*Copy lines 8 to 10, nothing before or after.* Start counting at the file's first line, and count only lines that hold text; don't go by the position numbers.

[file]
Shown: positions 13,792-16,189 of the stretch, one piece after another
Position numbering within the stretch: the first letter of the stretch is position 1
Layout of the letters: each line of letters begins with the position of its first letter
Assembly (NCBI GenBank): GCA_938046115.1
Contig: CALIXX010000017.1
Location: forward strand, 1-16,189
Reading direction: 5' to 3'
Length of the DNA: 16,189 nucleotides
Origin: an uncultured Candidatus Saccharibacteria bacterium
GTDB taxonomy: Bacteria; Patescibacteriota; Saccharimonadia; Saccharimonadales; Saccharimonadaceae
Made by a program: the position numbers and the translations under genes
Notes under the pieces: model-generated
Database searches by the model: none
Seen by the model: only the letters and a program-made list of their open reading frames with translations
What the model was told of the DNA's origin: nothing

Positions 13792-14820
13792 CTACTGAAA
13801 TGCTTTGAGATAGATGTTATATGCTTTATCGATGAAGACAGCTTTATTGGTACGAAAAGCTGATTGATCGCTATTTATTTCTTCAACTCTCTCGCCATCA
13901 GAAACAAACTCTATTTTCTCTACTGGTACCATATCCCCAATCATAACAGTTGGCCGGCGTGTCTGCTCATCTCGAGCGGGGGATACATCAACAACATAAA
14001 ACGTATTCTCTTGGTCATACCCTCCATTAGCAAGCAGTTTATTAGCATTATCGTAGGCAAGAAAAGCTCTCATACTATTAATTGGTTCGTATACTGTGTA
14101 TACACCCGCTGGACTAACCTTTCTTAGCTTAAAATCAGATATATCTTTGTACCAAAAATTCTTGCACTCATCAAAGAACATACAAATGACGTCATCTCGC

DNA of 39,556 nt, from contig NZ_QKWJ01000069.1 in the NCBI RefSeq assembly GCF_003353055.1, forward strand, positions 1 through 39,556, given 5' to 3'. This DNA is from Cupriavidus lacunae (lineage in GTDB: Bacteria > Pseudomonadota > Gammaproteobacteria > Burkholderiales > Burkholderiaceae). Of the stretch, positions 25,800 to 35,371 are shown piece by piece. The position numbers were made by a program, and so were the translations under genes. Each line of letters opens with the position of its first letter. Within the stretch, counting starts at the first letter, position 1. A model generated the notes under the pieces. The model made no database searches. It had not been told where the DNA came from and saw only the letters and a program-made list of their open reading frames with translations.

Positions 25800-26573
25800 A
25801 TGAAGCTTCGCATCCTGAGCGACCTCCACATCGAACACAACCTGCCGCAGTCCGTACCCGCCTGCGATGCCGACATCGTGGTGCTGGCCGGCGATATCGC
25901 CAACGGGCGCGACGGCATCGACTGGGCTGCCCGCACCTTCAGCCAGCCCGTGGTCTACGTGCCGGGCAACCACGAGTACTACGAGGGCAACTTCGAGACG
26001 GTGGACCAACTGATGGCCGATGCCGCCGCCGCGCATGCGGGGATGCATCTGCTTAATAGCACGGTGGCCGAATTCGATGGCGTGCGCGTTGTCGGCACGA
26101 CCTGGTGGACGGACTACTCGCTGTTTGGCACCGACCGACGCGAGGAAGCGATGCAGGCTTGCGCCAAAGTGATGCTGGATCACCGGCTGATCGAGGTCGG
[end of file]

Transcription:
Length of the DNA: 16,189 nucleotides
Origin: an uncultured Candidatus Saccharibacteria bacterium
GTDB taxonomy: Bacteria; Patescibacteriota; Saccharimonadia; Saccharimonadales; Saccharimonadaceae